Joey Votto, one of the handful of the game’s most productive hitters since his arrival in 2007, has made some changes in year 15. Coming off of the 2019 and 2020 seasons, his two worst at the plate by his lofty standards, Joey Votto has changed his batting stance as well as his approach at the plate. Unfortunately for him, the results haven’t quite been there thus far, but there is reason to believe that they will, as he appears to be back to the levels of quality contact that we’ve come to know.
When it comes to his stance, it may seem odd to change something so fundamental after over a decade of elite production, but many hitters frequently mess around with this type of idea. In the past, Votto has utilized a very unique, compact, and short stance and swing. However, this year, the Reds first baseman is standing much taller and starting with his hands far higher than he has in the past.
Here is his stance from last season (2020):
Here is his stance this season (2021):
As clearly seen in the photos, the differences are striking. Before he loads his hands are now above his head as opposed to around shoulder level, and he’s standing nearly straight up rather than in a distinct crouch. This is largely anecdotal, but changes like this can often happen when a player is looking to add power and lift to their game, which is something that Cincinnati’s cornerstone cited going into this year. In a piece on Cincinnati.com, Votto was quoted as saying “I’ve led the league in slugging percentage… I have to remind myself that at the core, that’s who I am.” He has also continued his trend of pulling the ball at a higher rate from last season. Votto is pulling the ball at a 41.5% clip, down from his even higher 46.2% mark in 2020, but still much higher than his seasons in the past, as he usually settled in the mid-30s.
In all fairness, the positive results have not yet come to fruition for Votto early in the season, and baseball, after all, is a results based game. However, some peripheral numbers point to the idea that he may just be running into some poor luck. Going forward, he may be able to cash in on the changes he’s made. Thus far, Votto has posted an underwhelming 86 wRC+ in comparison to his 149 career mark, and even his 101 and 114 figures in the last two seasons. This may be due in large part to a disappointing .230 BABIP, especially when considering his quality of contact. Votto ranks in the 88th percentile in exit velocity, 70th in hard hit percentage, 81st in barrel rate, and 78th percentile or better in all of xwOBA, xBA, and xSLG. Simply put, that’s really good to see. These are also numbers that we haven’t seen from him in several years, and certainly not in his last two down years. Also worth noting, in his first 10 games, Votto earned himself an alarming 25 wRC+, but returned to a more characteristic 153 mark in the subsequent 10, in which 3 of his 4 home runs have come as well. So, perhaps he is already finding better luck after his dreadful start. His walk rate is also down pretty significantly, which could be worrisome, but if there’s anyone to hold off on worrying about walk rate, it would certainly be Joey Votto.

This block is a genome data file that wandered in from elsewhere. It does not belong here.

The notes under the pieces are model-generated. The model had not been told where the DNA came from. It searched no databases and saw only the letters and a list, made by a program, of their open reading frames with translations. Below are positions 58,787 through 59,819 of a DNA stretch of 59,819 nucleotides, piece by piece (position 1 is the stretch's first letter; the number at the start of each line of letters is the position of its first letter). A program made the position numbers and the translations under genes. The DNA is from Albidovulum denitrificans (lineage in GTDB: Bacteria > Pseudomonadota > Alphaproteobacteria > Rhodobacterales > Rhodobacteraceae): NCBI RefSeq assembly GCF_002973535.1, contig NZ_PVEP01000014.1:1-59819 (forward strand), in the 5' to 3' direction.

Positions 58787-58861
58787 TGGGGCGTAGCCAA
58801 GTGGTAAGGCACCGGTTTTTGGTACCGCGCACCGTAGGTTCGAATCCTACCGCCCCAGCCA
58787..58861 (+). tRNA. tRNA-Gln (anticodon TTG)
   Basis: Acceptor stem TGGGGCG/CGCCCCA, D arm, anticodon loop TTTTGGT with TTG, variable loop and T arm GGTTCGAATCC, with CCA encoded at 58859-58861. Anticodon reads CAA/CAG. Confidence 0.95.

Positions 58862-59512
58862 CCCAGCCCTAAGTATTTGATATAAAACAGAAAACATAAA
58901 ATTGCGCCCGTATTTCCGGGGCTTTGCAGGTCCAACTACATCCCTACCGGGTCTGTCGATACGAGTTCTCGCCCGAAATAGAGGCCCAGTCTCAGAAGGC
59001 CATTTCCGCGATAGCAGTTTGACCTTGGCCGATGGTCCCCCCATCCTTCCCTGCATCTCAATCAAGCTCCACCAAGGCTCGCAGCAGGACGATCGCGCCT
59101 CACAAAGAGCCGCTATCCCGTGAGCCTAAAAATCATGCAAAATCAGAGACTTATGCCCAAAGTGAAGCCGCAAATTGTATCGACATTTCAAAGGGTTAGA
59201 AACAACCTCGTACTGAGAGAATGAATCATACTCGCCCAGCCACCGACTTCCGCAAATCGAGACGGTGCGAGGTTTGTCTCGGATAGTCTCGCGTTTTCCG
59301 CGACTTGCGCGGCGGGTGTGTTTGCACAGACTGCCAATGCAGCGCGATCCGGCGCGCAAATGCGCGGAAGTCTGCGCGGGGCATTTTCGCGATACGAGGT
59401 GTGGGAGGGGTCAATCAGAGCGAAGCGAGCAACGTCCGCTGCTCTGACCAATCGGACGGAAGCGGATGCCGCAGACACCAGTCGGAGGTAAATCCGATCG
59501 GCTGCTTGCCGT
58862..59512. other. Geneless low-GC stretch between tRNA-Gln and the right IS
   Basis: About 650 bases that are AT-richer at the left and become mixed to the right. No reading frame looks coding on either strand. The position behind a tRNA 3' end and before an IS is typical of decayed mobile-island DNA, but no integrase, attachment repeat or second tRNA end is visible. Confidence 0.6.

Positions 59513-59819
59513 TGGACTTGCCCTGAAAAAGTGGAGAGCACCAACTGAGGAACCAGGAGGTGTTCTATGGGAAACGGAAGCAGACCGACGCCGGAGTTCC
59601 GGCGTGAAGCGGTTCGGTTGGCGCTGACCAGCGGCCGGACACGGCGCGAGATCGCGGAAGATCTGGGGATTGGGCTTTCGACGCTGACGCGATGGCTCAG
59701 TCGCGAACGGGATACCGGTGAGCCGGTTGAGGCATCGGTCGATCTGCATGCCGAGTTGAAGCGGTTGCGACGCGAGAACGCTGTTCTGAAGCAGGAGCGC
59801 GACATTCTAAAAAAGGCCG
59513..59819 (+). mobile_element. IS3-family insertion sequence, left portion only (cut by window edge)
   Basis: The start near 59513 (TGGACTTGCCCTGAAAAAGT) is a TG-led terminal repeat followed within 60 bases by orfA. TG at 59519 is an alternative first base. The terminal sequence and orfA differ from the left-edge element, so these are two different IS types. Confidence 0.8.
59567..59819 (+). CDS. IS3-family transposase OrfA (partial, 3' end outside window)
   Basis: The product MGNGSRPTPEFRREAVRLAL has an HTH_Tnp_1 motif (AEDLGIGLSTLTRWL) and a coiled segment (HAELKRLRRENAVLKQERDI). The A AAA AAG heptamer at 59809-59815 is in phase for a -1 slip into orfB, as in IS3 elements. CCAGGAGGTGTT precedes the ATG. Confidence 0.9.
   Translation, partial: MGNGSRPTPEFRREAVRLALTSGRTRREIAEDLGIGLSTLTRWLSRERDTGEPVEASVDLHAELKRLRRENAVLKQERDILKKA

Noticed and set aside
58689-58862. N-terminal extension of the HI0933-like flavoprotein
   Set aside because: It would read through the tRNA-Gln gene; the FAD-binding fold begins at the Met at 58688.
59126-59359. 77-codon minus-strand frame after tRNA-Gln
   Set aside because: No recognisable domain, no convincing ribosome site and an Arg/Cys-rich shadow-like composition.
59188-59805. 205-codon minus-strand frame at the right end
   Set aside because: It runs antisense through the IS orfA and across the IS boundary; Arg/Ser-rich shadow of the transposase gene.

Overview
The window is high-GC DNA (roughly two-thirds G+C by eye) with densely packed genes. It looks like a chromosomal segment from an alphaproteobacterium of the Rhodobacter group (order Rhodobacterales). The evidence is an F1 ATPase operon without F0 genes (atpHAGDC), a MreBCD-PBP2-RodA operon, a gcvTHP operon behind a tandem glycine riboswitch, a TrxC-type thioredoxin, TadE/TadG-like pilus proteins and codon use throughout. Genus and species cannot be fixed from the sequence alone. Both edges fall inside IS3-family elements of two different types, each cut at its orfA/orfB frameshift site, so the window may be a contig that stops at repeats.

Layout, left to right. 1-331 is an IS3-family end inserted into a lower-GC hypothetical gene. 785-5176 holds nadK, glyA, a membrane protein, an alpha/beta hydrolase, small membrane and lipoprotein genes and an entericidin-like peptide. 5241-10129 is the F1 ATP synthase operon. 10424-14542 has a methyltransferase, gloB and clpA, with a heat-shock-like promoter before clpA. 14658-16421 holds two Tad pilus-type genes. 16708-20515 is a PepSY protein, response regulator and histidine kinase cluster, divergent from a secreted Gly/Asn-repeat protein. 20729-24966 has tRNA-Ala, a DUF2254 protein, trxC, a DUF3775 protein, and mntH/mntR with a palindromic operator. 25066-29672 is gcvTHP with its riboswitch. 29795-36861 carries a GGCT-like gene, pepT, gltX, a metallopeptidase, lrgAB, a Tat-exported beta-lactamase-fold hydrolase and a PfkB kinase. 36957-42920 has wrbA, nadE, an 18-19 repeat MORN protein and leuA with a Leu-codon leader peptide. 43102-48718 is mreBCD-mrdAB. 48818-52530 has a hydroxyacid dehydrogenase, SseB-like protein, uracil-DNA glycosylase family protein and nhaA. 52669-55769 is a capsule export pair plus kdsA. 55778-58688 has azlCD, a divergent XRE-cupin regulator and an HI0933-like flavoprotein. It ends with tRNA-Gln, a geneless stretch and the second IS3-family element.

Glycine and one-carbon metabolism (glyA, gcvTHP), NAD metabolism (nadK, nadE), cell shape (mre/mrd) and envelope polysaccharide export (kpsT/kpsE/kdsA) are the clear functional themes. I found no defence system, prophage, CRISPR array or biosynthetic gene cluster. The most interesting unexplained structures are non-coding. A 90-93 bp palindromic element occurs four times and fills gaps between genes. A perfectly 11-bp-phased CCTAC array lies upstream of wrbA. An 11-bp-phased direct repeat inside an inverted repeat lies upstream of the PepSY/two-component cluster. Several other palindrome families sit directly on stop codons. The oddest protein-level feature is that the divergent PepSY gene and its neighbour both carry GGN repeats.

Having said all of this, there comes a necessary acknowledgement of the small sample size. Many of these numbers, for better or for worse, will likely stabilize a bit. However, even with this considered, it’s encouraging to see that his results aren’t completely indicative of how he’s hitting the ball. It may be unlikely that Votto will return to his exceptional levels of production from years past, but the changes he has made are noticeable, and although the results are lacking, the underlying numbers point to these changes being potentially beneficial. At the very least, it’s certainly fascinating to see an all-time great hitter make changes so deep into his sterling career.
Featured Photo: Twitter @Reds